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The court of public opinion has found Odom guilty of first-degree basketball fraud for his antics last season, when his out-of-shape body went through the motions with the Mavericks while he left his heart and mind in Los Angeles.

Khloe’s little Lam Lam was acquitted on one count of attempted murder on the Mavs’ soul. After all, Odom can’t be reasonably accused of trying during his four months of failure in Dallas.

“It was like going to war with wet gunpowder,” Donnie Nelson said after the Mavs parted ways with the veteran in April, summing up the Lamar Odom saga in Dallas.

Alas, the punishment for Odom’s hoops felony is pretty light. Other than a permanently stained reputation for the former reality show star, all Odom has to deal with is the wrath of the American Airlines Center crowd during the Los Angeles Clippers’ lone visit this season.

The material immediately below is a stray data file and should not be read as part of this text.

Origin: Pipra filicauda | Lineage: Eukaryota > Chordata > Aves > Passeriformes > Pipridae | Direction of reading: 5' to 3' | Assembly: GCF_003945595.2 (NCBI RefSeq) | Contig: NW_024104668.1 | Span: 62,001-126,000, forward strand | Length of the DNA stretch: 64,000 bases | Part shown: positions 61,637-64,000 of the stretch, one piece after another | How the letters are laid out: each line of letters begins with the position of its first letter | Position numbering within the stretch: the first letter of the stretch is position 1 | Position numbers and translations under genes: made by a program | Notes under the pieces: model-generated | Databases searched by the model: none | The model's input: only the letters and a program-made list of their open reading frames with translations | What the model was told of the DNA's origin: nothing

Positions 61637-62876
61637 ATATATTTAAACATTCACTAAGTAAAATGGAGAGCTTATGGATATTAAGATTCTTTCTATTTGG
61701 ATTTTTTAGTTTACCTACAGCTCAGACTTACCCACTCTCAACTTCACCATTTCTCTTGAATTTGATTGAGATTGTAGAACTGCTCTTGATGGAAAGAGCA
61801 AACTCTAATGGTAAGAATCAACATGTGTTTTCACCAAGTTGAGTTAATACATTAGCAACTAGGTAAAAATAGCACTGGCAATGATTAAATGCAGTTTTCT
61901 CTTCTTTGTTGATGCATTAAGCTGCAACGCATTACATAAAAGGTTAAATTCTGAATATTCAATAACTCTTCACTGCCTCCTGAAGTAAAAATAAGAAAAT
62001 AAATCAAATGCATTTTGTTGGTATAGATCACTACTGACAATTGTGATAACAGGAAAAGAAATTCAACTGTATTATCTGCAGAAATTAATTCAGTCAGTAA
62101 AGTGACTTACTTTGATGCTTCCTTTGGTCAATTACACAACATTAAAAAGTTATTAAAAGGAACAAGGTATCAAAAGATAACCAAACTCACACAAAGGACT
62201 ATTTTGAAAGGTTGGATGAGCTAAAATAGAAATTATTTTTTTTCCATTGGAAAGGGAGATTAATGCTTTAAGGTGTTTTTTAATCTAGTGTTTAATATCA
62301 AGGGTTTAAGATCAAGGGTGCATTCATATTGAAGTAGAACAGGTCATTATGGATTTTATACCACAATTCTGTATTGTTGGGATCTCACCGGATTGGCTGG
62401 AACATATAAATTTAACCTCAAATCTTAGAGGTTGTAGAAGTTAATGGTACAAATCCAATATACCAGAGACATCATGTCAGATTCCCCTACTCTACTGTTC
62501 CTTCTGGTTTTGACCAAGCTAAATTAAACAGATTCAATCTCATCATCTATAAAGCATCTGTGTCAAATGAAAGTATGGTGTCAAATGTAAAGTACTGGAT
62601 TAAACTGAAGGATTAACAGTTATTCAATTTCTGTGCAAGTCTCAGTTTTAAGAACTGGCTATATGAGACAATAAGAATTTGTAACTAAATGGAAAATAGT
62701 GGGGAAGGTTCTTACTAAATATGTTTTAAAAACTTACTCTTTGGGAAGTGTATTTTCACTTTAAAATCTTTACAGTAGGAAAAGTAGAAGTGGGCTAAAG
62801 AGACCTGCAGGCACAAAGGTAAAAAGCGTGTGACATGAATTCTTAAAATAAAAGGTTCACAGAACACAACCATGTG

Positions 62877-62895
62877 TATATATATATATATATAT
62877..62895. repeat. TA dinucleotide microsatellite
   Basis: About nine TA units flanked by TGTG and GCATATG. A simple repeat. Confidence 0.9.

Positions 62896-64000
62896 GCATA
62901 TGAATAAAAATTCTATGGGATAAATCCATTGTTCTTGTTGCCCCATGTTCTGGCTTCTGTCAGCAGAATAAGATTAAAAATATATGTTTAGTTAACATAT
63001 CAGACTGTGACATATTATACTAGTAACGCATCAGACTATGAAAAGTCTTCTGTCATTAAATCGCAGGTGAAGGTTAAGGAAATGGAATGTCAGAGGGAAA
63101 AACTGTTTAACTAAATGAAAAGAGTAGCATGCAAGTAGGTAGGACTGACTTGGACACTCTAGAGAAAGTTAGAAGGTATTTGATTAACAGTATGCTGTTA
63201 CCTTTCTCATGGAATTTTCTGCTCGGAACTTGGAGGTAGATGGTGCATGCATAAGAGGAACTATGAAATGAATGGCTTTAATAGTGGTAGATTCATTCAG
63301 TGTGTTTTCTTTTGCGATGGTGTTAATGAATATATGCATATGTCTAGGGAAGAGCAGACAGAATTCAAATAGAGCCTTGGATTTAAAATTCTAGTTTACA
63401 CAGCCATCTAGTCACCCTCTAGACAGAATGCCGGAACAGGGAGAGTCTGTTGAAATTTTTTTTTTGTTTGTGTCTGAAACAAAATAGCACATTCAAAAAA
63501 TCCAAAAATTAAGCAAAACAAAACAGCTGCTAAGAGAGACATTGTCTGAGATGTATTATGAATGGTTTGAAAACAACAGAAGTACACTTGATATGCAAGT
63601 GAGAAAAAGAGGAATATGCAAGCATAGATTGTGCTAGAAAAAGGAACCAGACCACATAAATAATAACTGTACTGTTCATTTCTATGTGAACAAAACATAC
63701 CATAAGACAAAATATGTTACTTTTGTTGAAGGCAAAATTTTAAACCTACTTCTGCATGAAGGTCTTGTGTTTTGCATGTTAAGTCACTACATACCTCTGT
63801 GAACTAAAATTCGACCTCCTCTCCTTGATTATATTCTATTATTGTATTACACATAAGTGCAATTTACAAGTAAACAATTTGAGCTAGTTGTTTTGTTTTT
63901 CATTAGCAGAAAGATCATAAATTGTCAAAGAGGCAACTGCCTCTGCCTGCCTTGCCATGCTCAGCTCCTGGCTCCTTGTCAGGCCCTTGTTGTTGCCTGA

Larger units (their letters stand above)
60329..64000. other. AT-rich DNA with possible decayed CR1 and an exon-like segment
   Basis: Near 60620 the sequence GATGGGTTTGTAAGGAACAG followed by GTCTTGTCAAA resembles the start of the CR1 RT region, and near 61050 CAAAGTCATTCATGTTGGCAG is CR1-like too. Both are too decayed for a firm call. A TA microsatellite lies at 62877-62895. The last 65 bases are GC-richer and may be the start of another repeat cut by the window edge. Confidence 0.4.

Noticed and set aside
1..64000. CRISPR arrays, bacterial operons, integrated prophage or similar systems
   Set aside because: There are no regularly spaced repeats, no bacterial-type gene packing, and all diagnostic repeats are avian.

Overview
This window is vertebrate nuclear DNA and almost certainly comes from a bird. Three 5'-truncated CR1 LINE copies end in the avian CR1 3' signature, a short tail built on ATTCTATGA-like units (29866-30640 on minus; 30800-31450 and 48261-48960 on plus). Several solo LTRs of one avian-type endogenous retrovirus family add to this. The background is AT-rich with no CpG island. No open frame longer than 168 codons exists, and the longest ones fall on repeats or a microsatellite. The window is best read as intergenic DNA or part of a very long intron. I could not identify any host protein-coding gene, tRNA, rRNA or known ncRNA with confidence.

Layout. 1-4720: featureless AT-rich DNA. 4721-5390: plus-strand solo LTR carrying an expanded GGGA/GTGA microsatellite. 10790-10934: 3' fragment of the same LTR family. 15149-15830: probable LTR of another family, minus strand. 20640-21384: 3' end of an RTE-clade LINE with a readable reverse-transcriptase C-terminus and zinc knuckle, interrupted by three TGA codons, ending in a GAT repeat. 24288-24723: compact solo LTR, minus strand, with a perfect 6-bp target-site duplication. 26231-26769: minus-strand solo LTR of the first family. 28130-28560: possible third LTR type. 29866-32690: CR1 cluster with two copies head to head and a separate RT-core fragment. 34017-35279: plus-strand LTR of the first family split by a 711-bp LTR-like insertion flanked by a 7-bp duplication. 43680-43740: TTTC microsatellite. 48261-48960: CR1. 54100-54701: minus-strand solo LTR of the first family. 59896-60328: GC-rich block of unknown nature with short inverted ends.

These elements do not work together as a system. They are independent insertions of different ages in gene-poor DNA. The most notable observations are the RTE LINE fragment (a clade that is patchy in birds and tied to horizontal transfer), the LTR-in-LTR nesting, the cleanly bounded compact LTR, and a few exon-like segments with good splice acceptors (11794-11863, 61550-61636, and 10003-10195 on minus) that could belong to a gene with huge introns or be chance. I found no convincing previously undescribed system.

It’s safe to assume that Mark Cuban will join a sellout crowd in giving Odom a cold welcome. Cuban admits to muttering bad things about Odom under his breath during the Mavs’ two road losses to the Clippers earlier this season. The boo-every-time-he-touches-the-ball treatment would be appropriate.

You can’t blame Cuban for still being furious about Odom’s fraud. Forget what seemed like a steal of a deal backfiring in the Mavs front office’s face. Odom made Cuban look like a fool for having his back over and over again to the point of being perceived as an enabler, especially during Odom’s bizarre post-All-Star-break sabbatical, when the owner met with Odom at the W Hotel to talk him into rejoining the team while the rest of the Mavs were in the midst of the lockout-compressed season’s most grueling stretch of games.